I was born with the reporter’s gene. It’s all I ever wanted to do from the time I was in high school and listening to a young local radio reporter named Andrea Mitchell (yes, that Andrea Mitchell) interviewing my father about soaring health-care costs. I had the good fortune of working for one of the finest newspapers in the business, The Philadelphia Inquirer, but always as a reporter, never an editor. Reporters had more fun. There’s nothing like the rush of a big breaking story. I worked as a correspondent in New York, Washington, D.C., and Beijing.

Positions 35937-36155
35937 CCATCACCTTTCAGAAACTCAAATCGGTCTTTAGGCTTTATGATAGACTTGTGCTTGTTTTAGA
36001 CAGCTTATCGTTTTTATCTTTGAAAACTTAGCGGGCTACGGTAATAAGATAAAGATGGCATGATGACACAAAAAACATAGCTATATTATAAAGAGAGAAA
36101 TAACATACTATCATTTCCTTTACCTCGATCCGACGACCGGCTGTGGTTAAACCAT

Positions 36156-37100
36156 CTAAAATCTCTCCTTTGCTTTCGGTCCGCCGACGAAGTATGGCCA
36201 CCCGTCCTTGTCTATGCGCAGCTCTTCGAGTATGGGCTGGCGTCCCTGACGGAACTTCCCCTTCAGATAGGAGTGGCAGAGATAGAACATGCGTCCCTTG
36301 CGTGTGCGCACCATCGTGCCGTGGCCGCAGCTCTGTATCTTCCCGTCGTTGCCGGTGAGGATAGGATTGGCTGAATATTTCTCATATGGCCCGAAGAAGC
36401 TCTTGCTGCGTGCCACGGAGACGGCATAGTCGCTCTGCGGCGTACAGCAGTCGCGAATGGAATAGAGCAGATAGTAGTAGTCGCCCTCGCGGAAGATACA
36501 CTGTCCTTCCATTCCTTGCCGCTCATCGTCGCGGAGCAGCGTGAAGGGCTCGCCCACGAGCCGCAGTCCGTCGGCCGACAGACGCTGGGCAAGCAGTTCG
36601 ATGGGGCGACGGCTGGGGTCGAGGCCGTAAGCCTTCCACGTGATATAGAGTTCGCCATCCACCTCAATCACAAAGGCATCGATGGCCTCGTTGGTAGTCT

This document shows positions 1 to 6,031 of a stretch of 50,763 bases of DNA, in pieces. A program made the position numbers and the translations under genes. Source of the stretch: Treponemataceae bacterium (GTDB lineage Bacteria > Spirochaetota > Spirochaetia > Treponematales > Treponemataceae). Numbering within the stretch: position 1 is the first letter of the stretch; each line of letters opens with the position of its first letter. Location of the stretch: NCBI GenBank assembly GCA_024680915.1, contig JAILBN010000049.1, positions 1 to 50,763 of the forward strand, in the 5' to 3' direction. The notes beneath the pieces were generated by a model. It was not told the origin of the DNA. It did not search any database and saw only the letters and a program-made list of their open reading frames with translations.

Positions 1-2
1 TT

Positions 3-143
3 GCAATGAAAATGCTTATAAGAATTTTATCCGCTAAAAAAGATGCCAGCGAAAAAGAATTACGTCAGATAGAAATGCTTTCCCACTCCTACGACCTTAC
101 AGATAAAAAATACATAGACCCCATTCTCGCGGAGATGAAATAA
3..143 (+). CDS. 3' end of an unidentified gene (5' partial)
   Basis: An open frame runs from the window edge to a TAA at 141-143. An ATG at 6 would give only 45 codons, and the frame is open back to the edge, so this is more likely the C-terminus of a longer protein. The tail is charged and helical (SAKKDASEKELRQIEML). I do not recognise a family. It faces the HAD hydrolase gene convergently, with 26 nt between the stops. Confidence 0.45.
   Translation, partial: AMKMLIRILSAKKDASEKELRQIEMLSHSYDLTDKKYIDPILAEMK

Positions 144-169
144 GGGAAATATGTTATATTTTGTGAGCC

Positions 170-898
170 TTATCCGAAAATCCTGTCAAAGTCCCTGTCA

My son and daughter were tots when I told them, “We’re moving to China!” They thought Beijing was somewhere west of Philadelphia on the Pennsylvania Turnpike. My husband, Bill Stieg, uprooted his own career and we traded in our Ford station wagon for Flying Pigeon bicycles. I reported from all over Asia—Hong Kong during the city’s 1997 handover; Jakarta during the fall of President Suharto; Taiwan during tension with China. But of all the news and issues I covered, the assignment that captivated me the most was the one right in front of me, the story of my Chinese family. 

About the Author

Jennifer Lin and her son, Karl, and daughter, Cory, in Hong Kong in             1997.

Courtesy of Jennifer Lin.

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